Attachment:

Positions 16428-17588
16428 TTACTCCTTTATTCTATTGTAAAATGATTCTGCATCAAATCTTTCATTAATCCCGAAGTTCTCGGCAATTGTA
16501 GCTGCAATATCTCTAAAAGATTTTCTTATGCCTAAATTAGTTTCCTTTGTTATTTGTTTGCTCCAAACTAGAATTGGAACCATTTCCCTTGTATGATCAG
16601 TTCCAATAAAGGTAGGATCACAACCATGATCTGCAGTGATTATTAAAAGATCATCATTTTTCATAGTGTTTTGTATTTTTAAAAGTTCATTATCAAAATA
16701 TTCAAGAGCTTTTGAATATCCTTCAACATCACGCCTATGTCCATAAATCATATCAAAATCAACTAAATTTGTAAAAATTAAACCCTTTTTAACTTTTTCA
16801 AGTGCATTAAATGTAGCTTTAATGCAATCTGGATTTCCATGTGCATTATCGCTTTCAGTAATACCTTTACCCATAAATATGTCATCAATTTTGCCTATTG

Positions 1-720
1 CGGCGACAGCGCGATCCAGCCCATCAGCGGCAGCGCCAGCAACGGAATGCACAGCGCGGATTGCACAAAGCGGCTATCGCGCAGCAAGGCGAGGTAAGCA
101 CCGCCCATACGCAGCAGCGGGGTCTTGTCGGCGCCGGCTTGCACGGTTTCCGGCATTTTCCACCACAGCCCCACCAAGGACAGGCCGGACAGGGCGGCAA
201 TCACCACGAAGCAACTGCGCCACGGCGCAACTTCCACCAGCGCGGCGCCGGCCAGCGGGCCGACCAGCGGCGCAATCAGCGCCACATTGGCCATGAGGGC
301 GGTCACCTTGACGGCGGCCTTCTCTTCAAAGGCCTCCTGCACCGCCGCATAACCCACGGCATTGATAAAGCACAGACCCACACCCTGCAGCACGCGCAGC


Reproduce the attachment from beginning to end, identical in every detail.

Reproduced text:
Positions 16428-17588
16428 TTACTCCTTTATTCTATTGTAAAATGATTCTGCATCAAATCTTTCATTAATCCCGAAGTTCTCGGCAATTGTA
16501 GCTGCAATATCTCTAAAAGATTTTCTTATGCCTAAATTAGTTTCCTTTGTTATTTGTTTGCTCCAAACTAGAATTGGAACCATTTCCCTTGTATGATCAG
16601 TTCCAATAAAGGTAGGATCACAACCATGATCTGCAGTGATTATTAAAAGATCATCATTTTTCATAGTGTTTTGTATTTTTAAAAGTTCATTATCAAAATA
16701 TTCAAGAGCTTTTGAATATCCTTCAACATCACGCCTATGTCCATAAATCATATCAAAATCAACTAAATTTGTAAAAATTAAACCCTTTTTAACTTTTTCA
16801 AGTGCATTAAATGTAGCTTTAATGCAATCTGGATTTCCATGTGCATTATCGCTTTCAGTAATACCTTTACCCATAAATATGTCATCAATTTTGCCTATTG

Positions 1-720
1 CGGCGACAGCGCGATCCAGCCCATCAGCGGCAGCGCCAGCAACGGAATGCACAGCGCGGATTGCACAAAGCGGCTATCGCGCAGCAAGGCGAGGTAAGCA
101 CCGCCCATACGCAGCAGCGGGGTCTTGTCGGCGCCGGCTTGCACGGTTTCCGGCATTTTCCACCACAGCCCCACCAAGGACAGGCCGGACAGGGCGGCAA
201 TCACCACGAAGCAACTGCGCCACGGCGCAACTTCCACCAGCGCGGCGCCGGCCAGCGGGCCGACCAGCGGCGCAATCAGCGCCACATTGGCCATGAGGGC
301 GGTCACCTTGACGGCGGCCTTCTCTTCAAAGGCCTCCTGCACCGCCGCATAACCCACGGCATTGATAAAGCACAGACCCACACCCTGCAGCACGCGCAGC